Texas needs to move faster to become clean, green hydrogen hub

Japanese engine maker Yanmar perfected the first small diesel engine in 1933; this year, the conglomerate is showing off a hydrogen fuel cell for ocean-going boats.

Every day, one of the world’s biggest manufacturers announces a new clean energy technology, and many rely on hydrogen. Texas has an almost unequaled opportunity to lead the world in clean hydrogen, but only if our business and political leaders can see past oil and natural gas.

“Texas starts out with some great advantages,” said Brian Weeks, senior hydrogen development director at the Gas Technology Institute, a non-profit that supports new technologies. “Moving out of the old hydrogen industry into the new hydrogen, clean energy world has been a very long and slow process getting companies interested and government agencies involved.”

Texas is the nation’s largest hydrogen producer, and most of the gas goes to refine oil or make ammonia. The Gulf Coast region is home to half the nation’s hydrogen pipelines and enormous subterranean caverns that store gases.

Few places in the world do more with hydrogen—few clean fuels offer as much opportunity.

Yanmar’s hydrogen fuel cell technology creates a new market and addresses one of the most challenging industries to decarbonize, intercontinental shipping.

Texas researchers are developing new applications ranging from drone fuel to storing wind and solar power. So why is the nation’s largest green hydrogen hub going to Mississippi?

“We’re not that far along,” Brett Perlman, CEO of Center for Houston’s Future, acknowledged during a conference about the Future of Hydrogen in the Ontario and Texas Economies. “We’re just getting ready to launch our effort.”

As I’ve explained in past columns, hydrogen puts the hydro in hydrocarbons. The gas is the most common element in the universe and packs more energy per kilogram than any fuel other than nuclear fissile material.

Humans can generate pure hydrogen in two general ways. The traditional method heats natural gas with steam, releasing 9 kilograms of carbon dioxide per kilo of hydrogen.

Electrolysis applies electricity to water, splitting it into hydrogen and oxygen. If the electricity is generated by wind or solar facilities, the hydrogen is considered green. But hydrogen made from electrolysis typically costs $30 a kilogram, and it only becomes economical at $4 or less a kilo.

Hundreds of companies, though, think they can make clean hydrogen affordable. One way is to capture the carbon associated with the steam process, thus creating what the industry calls blue hydrogen. Others believe they can bring down the cost of making green hydrogen.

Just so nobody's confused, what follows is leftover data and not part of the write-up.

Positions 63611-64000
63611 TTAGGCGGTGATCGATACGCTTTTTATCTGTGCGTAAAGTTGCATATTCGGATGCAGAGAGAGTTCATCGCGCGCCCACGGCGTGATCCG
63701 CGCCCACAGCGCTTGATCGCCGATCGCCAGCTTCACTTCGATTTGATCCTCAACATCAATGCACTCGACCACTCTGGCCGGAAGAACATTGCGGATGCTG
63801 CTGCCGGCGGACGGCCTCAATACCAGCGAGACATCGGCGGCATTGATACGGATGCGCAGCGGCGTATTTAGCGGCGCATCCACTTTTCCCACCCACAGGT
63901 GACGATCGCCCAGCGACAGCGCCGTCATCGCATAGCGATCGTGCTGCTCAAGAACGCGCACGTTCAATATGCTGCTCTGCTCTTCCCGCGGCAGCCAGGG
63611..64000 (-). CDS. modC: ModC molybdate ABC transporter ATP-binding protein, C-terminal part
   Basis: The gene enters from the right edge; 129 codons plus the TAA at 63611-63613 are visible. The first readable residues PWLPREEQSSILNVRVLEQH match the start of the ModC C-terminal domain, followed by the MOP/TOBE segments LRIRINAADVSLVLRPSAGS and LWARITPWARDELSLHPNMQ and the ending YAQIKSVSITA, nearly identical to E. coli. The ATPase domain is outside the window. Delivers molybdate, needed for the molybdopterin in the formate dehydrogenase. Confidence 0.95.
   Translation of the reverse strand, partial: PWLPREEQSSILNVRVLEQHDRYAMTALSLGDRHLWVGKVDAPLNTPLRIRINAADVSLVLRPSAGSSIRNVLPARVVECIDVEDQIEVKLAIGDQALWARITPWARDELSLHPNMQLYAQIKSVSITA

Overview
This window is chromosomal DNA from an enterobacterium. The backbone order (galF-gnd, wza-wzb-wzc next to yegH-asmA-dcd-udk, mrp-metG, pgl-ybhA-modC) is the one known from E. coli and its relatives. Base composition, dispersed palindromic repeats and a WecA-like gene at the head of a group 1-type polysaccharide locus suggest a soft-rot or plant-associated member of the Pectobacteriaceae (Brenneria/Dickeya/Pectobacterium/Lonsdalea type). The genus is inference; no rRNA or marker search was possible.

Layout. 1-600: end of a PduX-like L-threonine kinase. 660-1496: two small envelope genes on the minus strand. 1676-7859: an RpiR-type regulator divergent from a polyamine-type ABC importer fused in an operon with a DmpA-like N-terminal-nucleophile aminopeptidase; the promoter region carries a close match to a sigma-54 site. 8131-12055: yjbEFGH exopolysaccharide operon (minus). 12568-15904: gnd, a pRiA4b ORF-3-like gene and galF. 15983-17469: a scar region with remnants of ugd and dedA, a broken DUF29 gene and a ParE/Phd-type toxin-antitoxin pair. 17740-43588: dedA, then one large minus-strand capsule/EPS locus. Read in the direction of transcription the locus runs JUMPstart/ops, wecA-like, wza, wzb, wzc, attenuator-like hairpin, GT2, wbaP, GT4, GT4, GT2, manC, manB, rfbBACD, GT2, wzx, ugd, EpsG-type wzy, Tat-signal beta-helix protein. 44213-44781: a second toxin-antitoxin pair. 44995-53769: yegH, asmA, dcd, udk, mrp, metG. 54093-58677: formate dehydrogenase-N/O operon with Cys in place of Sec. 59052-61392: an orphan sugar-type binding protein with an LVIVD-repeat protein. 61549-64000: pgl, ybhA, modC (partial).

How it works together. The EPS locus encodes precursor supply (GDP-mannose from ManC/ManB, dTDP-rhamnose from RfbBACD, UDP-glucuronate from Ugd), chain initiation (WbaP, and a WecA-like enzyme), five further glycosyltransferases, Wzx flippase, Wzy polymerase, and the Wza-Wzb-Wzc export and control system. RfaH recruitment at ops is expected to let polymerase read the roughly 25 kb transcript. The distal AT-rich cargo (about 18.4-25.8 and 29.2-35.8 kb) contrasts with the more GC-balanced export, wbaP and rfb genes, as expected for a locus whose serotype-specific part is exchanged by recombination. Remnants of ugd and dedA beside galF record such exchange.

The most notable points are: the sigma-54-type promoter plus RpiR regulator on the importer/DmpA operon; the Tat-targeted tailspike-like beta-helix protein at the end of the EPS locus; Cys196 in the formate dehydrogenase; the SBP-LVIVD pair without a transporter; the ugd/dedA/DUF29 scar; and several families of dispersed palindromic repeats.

One of the world’s most ambitious hydrogen projects, located on the northwest border of England and Wales, will produce both colors. HyNet leverages existing natural gas production, offshore wind power, salt caverns and existing refineries to replace fossil fuels with hydrogen.

“HyNet involves both the upgrade to existing infrastructure, as well as developing new infrastructure. This includes underground pipelines, hydrogen production plants and storage facilities,” HyNet’s mission statement says. “The project aims to lead the creation of a low carbon economy, protecting and creating local jobs to the North West and North Wales and across the UK.”

That sounds like something Texas should do. The Center for Houston’s Future, the University of Texas, the Gas Technology Institute and a dozen private corporations are working on something similar, called [email protected] Texas.

“We have to start at the place where the existing asset base is,” Perlman said, pointing to the oil and gas industry.

Texas generates 30 percent of the nation’s hydrogen, almost all of it produced with steam. The Houston H2 Hydrogen Hub would capture the carbon and sequester it in existing caverns to make it blue.

Perlman said electrolysis entrepreneurs are considering Texas because of existing hydrogen pipelines that run near natural gas powerplants. Electricity generators can blend hydrogen with natural gas to reduce carbon emissions.

Electrolysis companies can also buy cheap electricity from Texas wind and solar plants when the grid doesn’t need it. They effectively store the wind and solar energy as hydrogen for use later to back up the electric grid.

Texas petrochemical facilities can convert hydrogen into liquid ammonia, another way of storing renewable energy. With a bit of adaptation, ammonia can fuel diesel engines.

The state will need more pipelines, transmission lines, hydrogen storage and electrolysis equipment. But these things create jobs for oil and gas workers looking to escape a shrinking industry.

[email protected] breaks ground in earnest next month and offers tremendous economic opportunity. If Texas wants to maintain its current leadership in the energy economy, we need to support this kind of innovation and stop living in the past.

Tomlinson writes commentary about business, economics and politics.

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